1. This execution first appeal was referred to a Division Bench hi view of the importance of certain questions involved therein.
2. Briefly the facts are that Fancy Nets Ltd. filed a suit for recovery of Rs. 15,000/-against Messrs Kishan Das Khia Ram and obtained an order for attachment before judgment of money belonging to the said Messrs. Kishan Das Khia Ram and lying with Delhi Hindustani Mercantile Association, respondent No. 2. The appellant succeeded in the suit and a decree for a sum of Rs. 15743.65/- nP. against Messrs Kishan Das Khia Ram was passed by the Bombay Court. An application was made for the transfer of this decree to Delhi which was allowed. The order of attachment before judgment was served on respondent No. 2 on the 20th of January, 1961, while the suit was decreed on 2nd February, 1961. After the transfer of the decree to Delhi the appellant filed an execution application for realisation of the attachment amount on 16th February, 1961, and notices were served on respondent No. 2 on the 20th of February., 1961. On 25th February, 1961, the respondent filed objections which were rejected by order dated the 8th of March 1961 and respondent No. 2 was directed to deposit the amount with the executing Court. On 21st of January 1961 a petition was filed at Delhi for adjudging the judgment-debtor as an insolvent and the said petition was admitted by the Insolvency Judge on 16th February 1961 On 22nd February 1961 the Insolvency Court appointed an interim receiver to take into possession all the assets of the debtor with the Delhi Hindustani Mercantile Association, respondent No. 2, and shop No. 5464, Chandni Chowk, Delhi. This appointment was made under Section 20 of the Provincial Insolvency Act On 15th March, 1961, the interim receiver made an application under Section 52 of the Act that the property of the judgment debtor be delivered to him and on 22nd March 1961 the executing Court stayed the execution proceedings against the judgment debtor and directed the respondent No. 2 to pay the attached amount to the interim receiver. It is against this order that the present appeal is directed.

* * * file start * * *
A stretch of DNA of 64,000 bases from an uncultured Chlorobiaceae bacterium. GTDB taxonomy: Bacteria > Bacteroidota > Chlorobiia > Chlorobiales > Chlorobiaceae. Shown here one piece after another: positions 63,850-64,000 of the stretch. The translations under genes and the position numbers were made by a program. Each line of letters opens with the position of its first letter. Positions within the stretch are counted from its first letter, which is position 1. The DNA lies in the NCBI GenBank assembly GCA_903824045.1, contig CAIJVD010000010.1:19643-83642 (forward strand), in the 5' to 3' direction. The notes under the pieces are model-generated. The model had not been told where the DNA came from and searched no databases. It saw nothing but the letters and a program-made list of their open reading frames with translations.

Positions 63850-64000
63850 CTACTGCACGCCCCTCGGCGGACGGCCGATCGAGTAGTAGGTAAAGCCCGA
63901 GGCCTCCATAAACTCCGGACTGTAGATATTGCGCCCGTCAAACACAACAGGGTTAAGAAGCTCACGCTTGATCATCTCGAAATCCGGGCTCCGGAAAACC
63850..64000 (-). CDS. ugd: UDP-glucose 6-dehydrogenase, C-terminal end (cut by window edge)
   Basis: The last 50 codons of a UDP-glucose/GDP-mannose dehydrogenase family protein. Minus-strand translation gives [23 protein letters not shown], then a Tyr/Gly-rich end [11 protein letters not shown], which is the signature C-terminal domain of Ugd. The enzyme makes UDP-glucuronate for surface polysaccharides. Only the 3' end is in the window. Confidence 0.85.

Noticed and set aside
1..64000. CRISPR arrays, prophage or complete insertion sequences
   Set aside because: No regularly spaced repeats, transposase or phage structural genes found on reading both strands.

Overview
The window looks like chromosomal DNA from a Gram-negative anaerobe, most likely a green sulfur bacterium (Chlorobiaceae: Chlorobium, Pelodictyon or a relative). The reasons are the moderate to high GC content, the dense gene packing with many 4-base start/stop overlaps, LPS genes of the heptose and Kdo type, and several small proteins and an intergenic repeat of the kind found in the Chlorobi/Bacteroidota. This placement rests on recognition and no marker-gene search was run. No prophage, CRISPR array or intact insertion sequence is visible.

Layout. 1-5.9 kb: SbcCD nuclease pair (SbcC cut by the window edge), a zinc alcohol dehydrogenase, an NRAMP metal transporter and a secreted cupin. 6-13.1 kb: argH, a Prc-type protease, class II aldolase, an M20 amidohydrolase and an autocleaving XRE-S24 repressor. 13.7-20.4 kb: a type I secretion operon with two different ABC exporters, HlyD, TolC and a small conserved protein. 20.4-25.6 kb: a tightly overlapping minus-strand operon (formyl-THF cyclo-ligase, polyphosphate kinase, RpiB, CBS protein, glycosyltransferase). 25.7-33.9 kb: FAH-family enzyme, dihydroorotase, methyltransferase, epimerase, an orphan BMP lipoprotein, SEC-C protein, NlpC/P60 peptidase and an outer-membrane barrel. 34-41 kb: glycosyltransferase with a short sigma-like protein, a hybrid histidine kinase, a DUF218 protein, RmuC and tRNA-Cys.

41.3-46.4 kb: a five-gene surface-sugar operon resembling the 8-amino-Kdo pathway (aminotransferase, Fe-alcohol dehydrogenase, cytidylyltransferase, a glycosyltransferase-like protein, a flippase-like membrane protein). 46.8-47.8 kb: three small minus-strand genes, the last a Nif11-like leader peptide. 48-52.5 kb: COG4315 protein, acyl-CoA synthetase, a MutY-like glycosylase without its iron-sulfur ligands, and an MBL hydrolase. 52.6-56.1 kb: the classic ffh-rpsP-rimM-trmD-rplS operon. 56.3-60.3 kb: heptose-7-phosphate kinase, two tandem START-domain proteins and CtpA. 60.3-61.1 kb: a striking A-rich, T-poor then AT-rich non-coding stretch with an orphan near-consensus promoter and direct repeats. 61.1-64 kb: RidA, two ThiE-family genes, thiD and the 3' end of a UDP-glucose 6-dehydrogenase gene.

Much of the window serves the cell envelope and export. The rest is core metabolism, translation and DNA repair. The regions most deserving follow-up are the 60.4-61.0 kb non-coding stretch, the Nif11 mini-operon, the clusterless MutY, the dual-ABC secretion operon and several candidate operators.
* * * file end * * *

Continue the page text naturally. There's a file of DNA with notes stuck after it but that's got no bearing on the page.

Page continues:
3. Mr. Sahni learned counsel for the respondent has taken a preliminary objection regarding the competency of the appeal. He submits that the competency of the appeal is to be determined on the basis of the provisions in the Civil Procedure Code since the impugned order is not one passed by an Insolvency Court. He submits that a receiver appointed under Section 20 of the Provincial Insolvency Act does not represent the insolvent and he has only such of the powers as are conferrable on a receiver appointed under the Code of Civil Procedure 1908 as the Court may direct. Since such a receiver does not represent the judgment-debtor it cannot be said that the order determined the questions arising between the parties to the suit in which the decree was passed or their representatives within the meaning of section 47 and consequently an appeal under Section 96 of the Civil Procedure Code will not be competent. Mr. Sahni draws our attention to Satyanarayan Banerji v. Kalyani Prasad, AIR 1945 Cal 387 wherein it was held that receiver appointed under a State under Order 40 Rule 1 is not the representative of any party within the meaning of Section 47. According to the learned counsel an interim receiver appointed under Section 20 merely operates to change the possession but does not affect the title of the property which continues to vest in those in whom it was vested when the appointment was made. It is well established that the receiver appointed under Order 40 Rule 1 of the Civil Procedure Code cannot be termed as a representative of the party to the suit. In Ajodhya Roy v. Hardwar Roy, (1909) 9 Cal LJ 485 Mokerjee J. laid down two tests in order to determine whether a particular person is a representative of a party to the suit. They are--